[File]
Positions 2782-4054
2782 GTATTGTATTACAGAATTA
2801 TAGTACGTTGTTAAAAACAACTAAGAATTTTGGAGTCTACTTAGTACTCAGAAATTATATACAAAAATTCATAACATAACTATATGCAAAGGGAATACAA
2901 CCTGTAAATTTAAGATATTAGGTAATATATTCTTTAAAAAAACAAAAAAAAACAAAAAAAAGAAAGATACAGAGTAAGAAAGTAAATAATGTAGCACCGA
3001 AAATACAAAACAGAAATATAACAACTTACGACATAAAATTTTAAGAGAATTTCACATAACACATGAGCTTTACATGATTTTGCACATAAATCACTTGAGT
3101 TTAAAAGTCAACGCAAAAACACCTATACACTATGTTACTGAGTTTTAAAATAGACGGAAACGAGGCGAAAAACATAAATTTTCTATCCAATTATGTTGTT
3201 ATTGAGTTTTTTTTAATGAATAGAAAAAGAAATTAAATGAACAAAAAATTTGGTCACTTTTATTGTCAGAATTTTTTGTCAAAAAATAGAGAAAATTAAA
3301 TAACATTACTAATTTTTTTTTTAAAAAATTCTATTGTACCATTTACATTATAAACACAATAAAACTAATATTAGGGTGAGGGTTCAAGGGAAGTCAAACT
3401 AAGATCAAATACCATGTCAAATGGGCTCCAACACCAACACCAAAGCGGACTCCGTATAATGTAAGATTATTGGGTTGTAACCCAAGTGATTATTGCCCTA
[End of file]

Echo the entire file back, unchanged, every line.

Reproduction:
Positions 2782-4054
2782 GTATTGTATTACAGAATTA
2801 TAGTACGTTGTTAAAAACAACTAAGAATTTTGGAGTCTACTTAGTACTCAGAAATTATATACAAAAATTCATAACATAACTATATGCAAAGGGAATACAA
2901 CCTGTAAATTTAAGATATTAGGTAATATATTCTTTAAAAAAACAAAAAAAAACAAAAAAAAGAAAGATACAGAGTAAGAAAGTAAATAATGTAGCACCGA
3001 AAATACAAAACAGAAATATAACAACTTACGACATAAAATTTTAAGAGAATTTCACATAACACATGAGCTTTACATGATTTTGCACATAAATCACTTGAGT
3101 TTAAAAGTCAACGCAAAAACACCTATACACTATGTTACTGAGTTTTAAAATAGACGGAAACGAGGCGAAAAACATAAATTTTCTATCCAATTATGTTGTT
3201 ATTGAGTTTTTTTTAATGAATAGAAAAAGAAATTAAATGAACAAAAAATTTGGTCACTTTTATTGTCAGAATTTTTTGTCAAAAAATAGAGAAAATTAAA
3301 TAACATTACTAATTTTTTTTTTAAAAAATTCTATTGTACCATTTACATTATAAACACAATAAAACTAATATTAGGGTGAGGGTTCAAGGGAAGTCAAACT
3401 AAGATCAAATACCATGTCAAATGGGCTCCAACACCAACACCAAAGCGGACTCCGTATAATGTAAGATTATTGGGTTGTAACCCAAGTGATTATTGCCCTA